Is Bush 41 a fundamentalist or neocon? No. Is Bush 43 a fundamentalist or neocon? Who were the fundamentalists or neocons on the war cabinet of either administration? Cheney? No. Rummy? No. Rice? No. Powell? No. Gates? No.

Here’s a useful overview, by an insider, on the history of neoconservatism:

And what does this have to do with the notion of entangling alliances? Did we invade Iraq to fulfill a treaty obligation? If we bomb Iran, will that be to fulfill a treaty obligation?

“The swing voters within the voter base of the Republican Party promote a foreign policy of killing Muslims, including hundreds of thousands of civilians, whenever these Muslims are perceived as a potential military threat against the State of Israel.”

We invaded Iraq to save Israel? If we bomb Iran, is that to save Israel? Does Gary North think the Rothschids are behind American foreign policy? Is he getting his information from the Protocols of Zion?

Why is he so soft on the jihadis and so hard on the Jews? He sounds like a certified—or should I say, certifiable?—Jew-hater.

Traditionally, Calvinism has been characterized by its philosemitic theology—in admirable contrast to Catholicism, Orthodoxy, and Luther. Let us hope that Gary North doesn’t succeed in tarnishing a noble legacy.

“Beginning on September 11, 2001, pre-war, pro-war pundits asked: ‘Why do they hate us?’ They no longer need to ask.”

So the jihadis didn’t hate us before the Iraq war? Why all those escalating attacks on American assets leading up to and including 9/11?

I don’t pretend to keep up with all of his articles. But of those I have read, I can’t help noticing the Chicken-Little tone of his output. He keeps predicting the imminent collapse of the firmament. Has Gary North become a pessimillennialist in his old age?


  1. "Resistance" is correct, not "insurgence.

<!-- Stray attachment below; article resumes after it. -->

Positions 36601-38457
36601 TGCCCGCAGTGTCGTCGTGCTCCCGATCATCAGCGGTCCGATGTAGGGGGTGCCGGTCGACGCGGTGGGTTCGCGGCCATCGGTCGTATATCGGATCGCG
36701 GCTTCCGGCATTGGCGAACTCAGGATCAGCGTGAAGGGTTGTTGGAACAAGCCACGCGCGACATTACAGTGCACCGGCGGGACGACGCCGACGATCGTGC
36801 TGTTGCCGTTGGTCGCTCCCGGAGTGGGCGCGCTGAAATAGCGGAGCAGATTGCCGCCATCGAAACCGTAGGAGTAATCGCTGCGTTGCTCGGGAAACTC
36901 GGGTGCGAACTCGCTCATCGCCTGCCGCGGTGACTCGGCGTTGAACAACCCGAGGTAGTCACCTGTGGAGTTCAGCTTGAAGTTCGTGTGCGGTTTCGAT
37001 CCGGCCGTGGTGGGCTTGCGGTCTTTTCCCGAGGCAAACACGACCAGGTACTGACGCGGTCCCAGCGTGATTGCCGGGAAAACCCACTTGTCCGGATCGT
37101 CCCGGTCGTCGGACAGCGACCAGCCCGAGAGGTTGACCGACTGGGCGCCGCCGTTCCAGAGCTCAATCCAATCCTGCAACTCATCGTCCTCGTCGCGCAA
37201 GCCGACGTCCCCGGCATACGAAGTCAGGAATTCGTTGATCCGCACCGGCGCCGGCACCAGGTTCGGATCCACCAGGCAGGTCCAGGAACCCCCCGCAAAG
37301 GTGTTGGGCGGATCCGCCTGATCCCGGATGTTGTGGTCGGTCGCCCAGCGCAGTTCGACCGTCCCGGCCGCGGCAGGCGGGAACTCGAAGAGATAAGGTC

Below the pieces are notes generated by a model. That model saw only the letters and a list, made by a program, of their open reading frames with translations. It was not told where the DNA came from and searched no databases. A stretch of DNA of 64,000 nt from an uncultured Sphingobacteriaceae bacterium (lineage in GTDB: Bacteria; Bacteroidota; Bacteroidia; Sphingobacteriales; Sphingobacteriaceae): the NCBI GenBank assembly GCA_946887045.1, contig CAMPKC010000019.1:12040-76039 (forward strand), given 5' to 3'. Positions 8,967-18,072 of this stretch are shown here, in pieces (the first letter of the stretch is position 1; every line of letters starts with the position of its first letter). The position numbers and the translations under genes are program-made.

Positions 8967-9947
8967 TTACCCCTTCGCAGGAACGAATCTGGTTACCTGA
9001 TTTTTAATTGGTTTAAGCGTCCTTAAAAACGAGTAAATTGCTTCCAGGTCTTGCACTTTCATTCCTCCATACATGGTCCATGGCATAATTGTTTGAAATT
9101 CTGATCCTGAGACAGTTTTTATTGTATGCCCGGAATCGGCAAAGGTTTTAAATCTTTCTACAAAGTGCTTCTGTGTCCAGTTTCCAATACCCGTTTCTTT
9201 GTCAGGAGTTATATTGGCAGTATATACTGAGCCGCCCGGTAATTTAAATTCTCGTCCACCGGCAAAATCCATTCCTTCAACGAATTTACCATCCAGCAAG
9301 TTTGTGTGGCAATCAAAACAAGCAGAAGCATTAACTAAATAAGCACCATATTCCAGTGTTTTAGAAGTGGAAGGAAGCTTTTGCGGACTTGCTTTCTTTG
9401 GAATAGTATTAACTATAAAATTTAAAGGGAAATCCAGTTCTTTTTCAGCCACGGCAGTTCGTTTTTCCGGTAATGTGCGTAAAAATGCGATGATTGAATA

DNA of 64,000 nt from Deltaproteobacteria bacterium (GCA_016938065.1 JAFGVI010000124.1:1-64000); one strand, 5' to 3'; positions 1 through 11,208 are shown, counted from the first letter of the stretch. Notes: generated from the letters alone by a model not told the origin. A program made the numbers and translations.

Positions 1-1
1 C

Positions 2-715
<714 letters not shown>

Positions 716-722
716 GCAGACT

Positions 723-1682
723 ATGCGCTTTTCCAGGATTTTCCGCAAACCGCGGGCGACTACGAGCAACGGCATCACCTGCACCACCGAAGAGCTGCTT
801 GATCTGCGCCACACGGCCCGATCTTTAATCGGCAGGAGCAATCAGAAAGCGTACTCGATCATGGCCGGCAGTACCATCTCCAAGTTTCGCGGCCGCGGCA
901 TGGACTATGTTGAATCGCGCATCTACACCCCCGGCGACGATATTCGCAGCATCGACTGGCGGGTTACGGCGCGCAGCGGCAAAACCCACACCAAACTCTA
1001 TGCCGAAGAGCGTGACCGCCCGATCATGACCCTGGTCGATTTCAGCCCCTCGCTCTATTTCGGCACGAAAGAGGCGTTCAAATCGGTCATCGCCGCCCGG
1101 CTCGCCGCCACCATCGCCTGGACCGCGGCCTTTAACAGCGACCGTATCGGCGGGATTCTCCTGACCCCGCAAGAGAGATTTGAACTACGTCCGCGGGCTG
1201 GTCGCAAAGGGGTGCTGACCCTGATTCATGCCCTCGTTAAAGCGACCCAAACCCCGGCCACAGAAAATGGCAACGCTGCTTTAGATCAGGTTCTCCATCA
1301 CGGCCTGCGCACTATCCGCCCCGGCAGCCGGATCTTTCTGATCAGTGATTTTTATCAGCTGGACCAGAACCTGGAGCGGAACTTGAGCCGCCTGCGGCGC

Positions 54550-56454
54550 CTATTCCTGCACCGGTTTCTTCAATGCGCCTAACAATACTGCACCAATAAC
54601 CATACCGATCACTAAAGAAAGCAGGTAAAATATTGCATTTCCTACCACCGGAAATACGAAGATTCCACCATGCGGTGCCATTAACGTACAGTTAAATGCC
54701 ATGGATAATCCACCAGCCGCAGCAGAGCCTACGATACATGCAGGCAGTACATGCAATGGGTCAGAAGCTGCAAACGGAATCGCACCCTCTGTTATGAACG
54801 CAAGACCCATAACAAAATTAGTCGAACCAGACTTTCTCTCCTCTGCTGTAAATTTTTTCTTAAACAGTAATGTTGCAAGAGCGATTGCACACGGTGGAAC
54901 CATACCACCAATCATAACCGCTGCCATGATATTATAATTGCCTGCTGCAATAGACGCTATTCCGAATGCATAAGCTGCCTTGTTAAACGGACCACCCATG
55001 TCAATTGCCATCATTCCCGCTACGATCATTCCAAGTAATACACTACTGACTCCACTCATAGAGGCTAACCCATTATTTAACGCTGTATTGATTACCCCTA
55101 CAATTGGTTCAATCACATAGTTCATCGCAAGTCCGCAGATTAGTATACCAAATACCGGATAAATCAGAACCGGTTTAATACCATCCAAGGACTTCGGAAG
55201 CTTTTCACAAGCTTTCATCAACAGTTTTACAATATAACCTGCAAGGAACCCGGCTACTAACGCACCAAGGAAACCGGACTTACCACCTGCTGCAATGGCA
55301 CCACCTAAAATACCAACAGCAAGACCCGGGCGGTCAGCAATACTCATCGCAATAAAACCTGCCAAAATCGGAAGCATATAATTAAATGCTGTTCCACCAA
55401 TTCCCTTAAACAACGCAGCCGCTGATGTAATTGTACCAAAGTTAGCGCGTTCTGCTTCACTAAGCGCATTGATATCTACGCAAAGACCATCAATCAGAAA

2. Gary North sounds like a ranting fruitcake. And the correct word is not "resistance" or "insurgence", it is "terrorist."

  3. Hey there
    I don't know what to think of Gary North at times...
    Its weird to me how pessimisstic he is despite being a theonomist as you pointed out.
    To be frank, it seems like all he writes nowadays are anti-war and conspiracy rants, oh and the economy is going to collapse.

    There's no more apologetics or something positive to offer it seem,

    Because afterall, you can't be something with nothing...

  4. North is still writing his economic commentary on the Bible, so to claim that he does nothing positive etc is just incorrect.

  5. > Gary North sounds like a ranting fruitcake. And the correct word is not "resistance" or "insurgence", it is "terrorist."

    "Terrorist" is a vague word used to describe anyone who instills any sort of terror or commits any public violent act. One man's terrorist can be another man's freedom-fighter.

    Why use such a word we can simply use the correct term - "insurgence"?

  6. Whoops, I mean "resistance"...too early in the morning.

  7. "One man's terrorist can be another man's freedom-fighter."

    So, whose side are you on?

    Using this same logic, Hitler wasn't a genocidal maniac, he was just a cleanser of unwanted human chattel. [Eyes rolling.]

  8. Gary North's last published commentary is 2000,
    Has he published anything new recently that I don't know of?
    I might have missed it...